Breader Spawned on a Catfish Farm
Yes, Plantation Breader was given birth on a catfish farm to promote farm-raised catfish in the early ‘90’s. We started out growing the fish to sell live but found the need to get into the processing business, which required marketing. That’s when the Breader was developed.
In the latter part of the 20th century, farm-raised catfish was not as widely accepted in Eastern North Carolina as in Mississippi, Louisiana, and Texas. The best way to sell a new food is to get into the consumer’s mouth. We fried bite-size pieces of our fish in area grocery stores. The shoppers liked the catfish but the off-the-shelf coatings we used generated mixed comments. It was either too much of this or not enough of that. We decided to make our own. The fish and the breader were big hits and we quickly found ourselves in the flour business.
It was a natural fit. While delivering fresh farm-raised catfish to restaurants and grocery stores, we sold them our Plantation Breader, too. Soon we were doing store demos to promote our Breader.
It was a busy time, especially in the summer. Our daughter, Kathryn, was my “first class help” on the delivery route when she was out of school. When she grew tall enough to wade, chest deep, through the brood ponds, she helped her father scrape egg masses from spawning buckets to transfer to the hatchery. She was also the hatchery manager. (Now don’t feel too sorry for her. She accompanied us to some pretty big cities where she was a natural at the trade shows . . . when she wasn’t in school.)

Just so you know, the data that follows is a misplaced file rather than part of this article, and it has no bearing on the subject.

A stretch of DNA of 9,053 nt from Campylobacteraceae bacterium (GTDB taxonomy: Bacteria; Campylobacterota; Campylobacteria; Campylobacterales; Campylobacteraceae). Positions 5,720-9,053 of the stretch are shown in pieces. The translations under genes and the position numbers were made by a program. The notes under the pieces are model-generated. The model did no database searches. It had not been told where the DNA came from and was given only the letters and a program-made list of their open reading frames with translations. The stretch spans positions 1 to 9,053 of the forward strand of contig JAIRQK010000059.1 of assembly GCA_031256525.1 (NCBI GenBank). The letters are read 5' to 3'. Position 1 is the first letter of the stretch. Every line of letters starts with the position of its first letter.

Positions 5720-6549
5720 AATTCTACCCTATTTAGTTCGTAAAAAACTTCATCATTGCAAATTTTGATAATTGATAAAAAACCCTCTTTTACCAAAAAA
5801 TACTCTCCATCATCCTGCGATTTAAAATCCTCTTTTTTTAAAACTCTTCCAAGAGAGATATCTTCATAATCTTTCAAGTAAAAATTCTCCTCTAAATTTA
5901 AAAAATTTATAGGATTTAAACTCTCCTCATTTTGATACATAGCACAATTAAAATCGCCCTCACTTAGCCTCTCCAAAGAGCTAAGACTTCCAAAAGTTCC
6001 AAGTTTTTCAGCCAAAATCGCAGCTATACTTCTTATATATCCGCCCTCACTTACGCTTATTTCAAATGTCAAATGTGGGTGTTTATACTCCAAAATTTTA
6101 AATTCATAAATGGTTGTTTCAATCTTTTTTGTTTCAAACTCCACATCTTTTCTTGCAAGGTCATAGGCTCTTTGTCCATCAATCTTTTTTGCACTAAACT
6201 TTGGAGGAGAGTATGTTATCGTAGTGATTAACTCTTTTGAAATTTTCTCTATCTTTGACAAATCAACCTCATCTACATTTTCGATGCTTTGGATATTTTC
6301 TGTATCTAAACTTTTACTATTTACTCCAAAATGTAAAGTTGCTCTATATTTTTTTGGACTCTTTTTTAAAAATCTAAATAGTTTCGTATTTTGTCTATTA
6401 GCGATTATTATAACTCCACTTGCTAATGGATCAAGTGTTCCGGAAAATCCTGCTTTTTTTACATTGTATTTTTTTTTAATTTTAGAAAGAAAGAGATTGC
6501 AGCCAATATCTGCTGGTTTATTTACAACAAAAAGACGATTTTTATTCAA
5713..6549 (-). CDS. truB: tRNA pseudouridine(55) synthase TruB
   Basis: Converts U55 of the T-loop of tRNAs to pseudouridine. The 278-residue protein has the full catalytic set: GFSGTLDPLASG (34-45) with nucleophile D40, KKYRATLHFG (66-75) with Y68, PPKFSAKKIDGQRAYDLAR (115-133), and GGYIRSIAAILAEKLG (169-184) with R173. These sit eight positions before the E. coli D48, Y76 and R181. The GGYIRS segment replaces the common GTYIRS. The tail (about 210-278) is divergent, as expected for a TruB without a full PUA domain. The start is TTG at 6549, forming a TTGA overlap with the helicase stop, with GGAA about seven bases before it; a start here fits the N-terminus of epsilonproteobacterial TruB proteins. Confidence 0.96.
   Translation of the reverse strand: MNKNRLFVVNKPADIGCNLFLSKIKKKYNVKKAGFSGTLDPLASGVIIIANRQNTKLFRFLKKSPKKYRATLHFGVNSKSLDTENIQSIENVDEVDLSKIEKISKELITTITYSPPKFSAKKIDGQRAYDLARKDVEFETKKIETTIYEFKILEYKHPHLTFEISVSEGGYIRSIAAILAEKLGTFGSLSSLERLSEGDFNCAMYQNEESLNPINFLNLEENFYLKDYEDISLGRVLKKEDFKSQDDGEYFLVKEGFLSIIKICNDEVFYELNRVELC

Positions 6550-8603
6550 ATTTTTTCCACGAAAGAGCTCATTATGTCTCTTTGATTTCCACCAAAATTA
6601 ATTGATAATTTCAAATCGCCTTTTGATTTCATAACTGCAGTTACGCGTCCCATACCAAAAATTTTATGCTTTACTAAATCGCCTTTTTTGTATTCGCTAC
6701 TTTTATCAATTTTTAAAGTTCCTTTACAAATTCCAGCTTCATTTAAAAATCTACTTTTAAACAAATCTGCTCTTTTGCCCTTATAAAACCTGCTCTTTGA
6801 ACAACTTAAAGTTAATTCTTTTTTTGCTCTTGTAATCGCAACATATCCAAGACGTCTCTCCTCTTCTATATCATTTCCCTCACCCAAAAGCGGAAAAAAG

Next came the trade shows: New York, Baltimore, Orlando, New Orleans, Dallas, Oklahoma City, Chicago, San Francisco, plus many regional events. And along the way we picked up a few awards.
At the International Fancy Food and Confectionery Show in New York in 1997 Plantation Breader was awarded a silver trophy. (It resembles an “Oscar” statue holding a tray. We call him Fred.)
Plantation Breader was awarded “Best Aisle By Aisle Contest Winner” by The Gourmet Retailer Magazine in Chicago in 1999 and again in New York 2001.
In 2000 USA Today, The Magazine of the American Scene named Plantation Breader a winner in “Foods for the New Millennium”.
We closed the catfish farm in 2005 to concentrate on the flour business. More products for the foodservice trade were added, such as, Sweet Onion Hush Puppy Mix and Buttermilk Biscuit Mix.
It’s a curious thing how we started a business going in one direction then end up somewhere else. Life’s a trip.